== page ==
A threaded joint for steel pipes is subjected to compound pressures due to axial tensile forces caused by the weight of the steel pipe and the coupling and internal and external pressures underground, and it is also subjected to heat underground. Therefore, a threaded joint is required to maintain gas tightness (sealability) without being damaged even under such conditions. In addition, during the process of lowering oil well pipes, it is often the case that a joint which has once been fastened is loosened (unfastened) and then refastened. Therefore, according to API (American Petroleum Institute), it is desired that there be no occurrence of severe seizing called galling and that gas tightness be maintained even if fastening (make-up) and loosening (break-out) are carried out ten times for joints for tubing and three times for joints for casing.

In recent years, in order to improve gas tightness, special threaded joints which are capable of forming a metal-to-metal seal have come to be generally used. In this type of threaded joint, each of a pin and a box has an unthreaded metal contact portion in addition to a threaded portion having a male or female thread, and both the threaded portion and the unthreaded metal contact portion form a contact surface between the pin and box. The unthreaded metal contact portions of the pin and the box come into intimate contact with each other to form a metal-to-metal seal portion and contribute to an increase in gas tightness.

In such a threaded joint capable of forming a metal-to-metal seal, a lubricating grease with high lubricity called a compound grease has been used. This grease, which is a kind of liquid lubricant, is applied to the contact surface of at least one of the pin and the box prior to fastening. However, this grease contains a large amount of harmful heavy metal powders. When the grease which is squeezed out to the periphery during fastening is cleaned with a cleaning agent, the compound grease and the used cleaning agent flow out into the ocean or the soil and cause environmental pollution, and this has come to be considered a problem. In addition, there was the problem that the application of grease and cleaning which were repeated before each fastening lowered the working efficiency in the field.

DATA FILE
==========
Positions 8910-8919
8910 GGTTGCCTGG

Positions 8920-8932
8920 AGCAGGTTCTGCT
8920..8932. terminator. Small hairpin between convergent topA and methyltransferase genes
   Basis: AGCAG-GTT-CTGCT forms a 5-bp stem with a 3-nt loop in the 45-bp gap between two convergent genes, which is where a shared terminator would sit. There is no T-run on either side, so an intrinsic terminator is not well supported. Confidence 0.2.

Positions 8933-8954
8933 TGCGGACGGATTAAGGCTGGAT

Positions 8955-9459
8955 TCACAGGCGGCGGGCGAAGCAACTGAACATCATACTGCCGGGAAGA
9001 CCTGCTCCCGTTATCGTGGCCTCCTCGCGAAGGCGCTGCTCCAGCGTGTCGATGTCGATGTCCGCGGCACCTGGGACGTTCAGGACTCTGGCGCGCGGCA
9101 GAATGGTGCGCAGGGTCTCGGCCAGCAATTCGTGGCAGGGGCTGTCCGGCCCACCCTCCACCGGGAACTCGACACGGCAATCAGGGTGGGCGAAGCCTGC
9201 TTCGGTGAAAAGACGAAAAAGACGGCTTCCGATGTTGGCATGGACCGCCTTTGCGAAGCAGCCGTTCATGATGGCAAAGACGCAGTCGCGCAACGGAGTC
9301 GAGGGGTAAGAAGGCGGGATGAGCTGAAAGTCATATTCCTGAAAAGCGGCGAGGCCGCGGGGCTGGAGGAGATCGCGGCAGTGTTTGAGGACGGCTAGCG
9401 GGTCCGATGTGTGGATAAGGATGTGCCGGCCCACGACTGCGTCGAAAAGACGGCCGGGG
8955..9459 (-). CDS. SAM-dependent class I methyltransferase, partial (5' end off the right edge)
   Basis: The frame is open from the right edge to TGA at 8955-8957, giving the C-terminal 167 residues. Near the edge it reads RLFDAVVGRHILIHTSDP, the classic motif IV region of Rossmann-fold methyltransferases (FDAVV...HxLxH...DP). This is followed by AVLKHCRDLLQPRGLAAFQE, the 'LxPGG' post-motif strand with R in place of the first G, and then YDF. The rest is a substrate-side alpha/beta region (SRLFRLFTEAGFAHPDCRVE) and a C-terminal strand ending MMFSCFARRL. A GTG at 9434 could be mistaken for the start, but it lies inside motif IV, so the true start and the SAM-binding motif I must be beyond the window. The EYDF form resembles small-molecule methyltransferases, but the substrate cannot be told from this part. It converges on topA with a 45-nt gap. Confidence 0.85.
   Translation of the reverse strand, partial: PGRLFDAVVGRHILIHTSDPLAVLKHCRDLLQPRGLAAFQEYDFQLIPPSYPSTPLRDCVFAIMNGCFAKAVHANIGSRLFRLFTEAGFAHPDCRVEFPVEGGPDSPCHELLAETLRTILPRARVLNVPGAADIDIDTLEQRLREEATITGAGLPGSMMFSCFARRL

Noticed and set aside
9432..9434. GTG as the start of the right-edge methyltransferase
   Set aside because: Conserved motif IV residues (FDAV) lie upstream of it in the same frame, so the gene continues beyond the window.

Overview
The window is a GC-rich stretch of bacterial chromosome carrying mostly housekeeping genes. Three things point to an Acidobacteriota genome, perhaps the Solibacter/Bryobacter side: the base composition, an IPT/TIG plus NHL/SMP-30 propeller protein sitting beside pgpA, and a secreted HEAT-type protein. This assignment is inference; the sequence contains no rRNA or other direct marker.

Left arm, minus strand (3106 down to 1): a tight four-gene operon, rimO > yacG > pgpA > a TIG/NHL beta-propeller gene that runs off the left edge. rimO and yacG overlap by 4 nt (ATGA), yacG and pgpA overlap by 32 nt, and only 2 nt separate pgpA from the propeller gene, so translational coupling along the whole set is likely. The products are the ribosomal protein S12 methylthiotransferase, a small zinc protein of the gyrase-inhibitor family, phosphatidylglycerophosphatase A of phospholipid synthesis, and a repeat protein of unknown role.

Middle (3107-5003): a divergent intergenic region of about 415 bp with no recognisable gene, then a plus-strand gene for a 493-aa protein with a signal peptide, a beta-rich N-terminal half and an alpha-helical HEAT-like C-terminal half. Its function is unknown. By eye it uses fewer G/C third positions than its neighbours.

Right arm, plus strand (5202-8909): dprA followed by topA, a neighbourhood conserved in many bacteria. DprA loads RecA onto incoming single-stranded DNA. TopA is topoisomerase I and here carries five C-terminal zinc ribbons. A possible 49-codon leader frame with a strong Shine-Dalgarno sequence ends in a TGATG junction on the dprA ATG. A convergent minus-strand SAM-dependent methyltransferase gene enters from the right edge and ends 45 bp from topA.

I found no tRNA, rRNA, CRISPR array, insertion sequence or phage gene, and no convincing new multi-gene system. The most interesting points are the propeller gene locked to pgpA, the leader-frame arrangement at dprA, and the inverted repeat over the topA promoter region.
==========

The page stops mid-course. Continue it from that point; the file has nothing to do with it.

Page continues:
As threaded joints for steel pipes which do not need the application of a compound grease, JP 08-103724A, JP 08-233163A, JP 08-233164A, and JP 09-72467A disclose threaded joints in which a solid lubricant coating comprising a resin as a binder and molybdenum disulfide or tungsten disulfide as a solid lubricant is applied to a threaded portion and an unthreaded metal contact portion (namely, to the contact surface) of at least one of a pin and a box.

In these Japanese patent publications, in order to increase the adhesion between the solid lubricant coating and the substrate steel, it is disclosed to form, as an undercoating layer for the solid lubricant coating, a manganese phosphate chemical conversion coating layer or a combination of a nitride layer and a manganese phosphate chemical conversion coating layer, or to provide the contact surface with surface roughness having an Rmax of 5-40 μm. JP 08-103724A discloses that a solid lubricant coating is formed by performing baking of an applied coating with heating for 20-30 minutes in the temperature range of 150-300° C.

It might be expected that the use of a threaded joint in which the contact surface of a pin and a box has a solid lubricant coating formed by surface treatment to provide lubricity thereto would make it possible to dispense with the application of a compound grease and thus avoid the aforementioned problems regarding the environment and working efficiency.

However, with a conventional solid lubricant coating, it is not possible to attain a high anti-galling effect such as can be obtained by application of a compound grease, and a seizing flaw called galling occurs after fastening and loosening are repeated several times. Thus, the effect of a conventional solid lubricant coating for preventing galling was insufficient.

The decrease in galling resistance and gas tightness of a threaded joint was significant, particularly when the storage period of the threaded joint from its shipping out of the factory (i.e., from the formation of a solid lubricant coating) to its actual use on a rig site to fasten it was long (it is sometimes as long as one or two years).

Furthermore, recently, a heat-resistant threaded joint for steel pipes has been desired for use in high-temperature oil wells in which the temperature reaches 250-300° C., which is higher than the temperature in conventional oil wells, or in steam-injection oil wells into which steam at a high temperature close to the critical temperature (e.g., around 350° C.) is injected in order to improve oil recovery. Therefore, it has been required for a threaded joint to guarantee galling resistance and gas tightness when a joint which has been fastened is subjected to a heating test at a temperature of around 350° C. and then subjected to loosening and re-fastening. With the above-described conventional solid lubricant coating, it was difficult to assure these properties required for a heat-resistant threaded joint.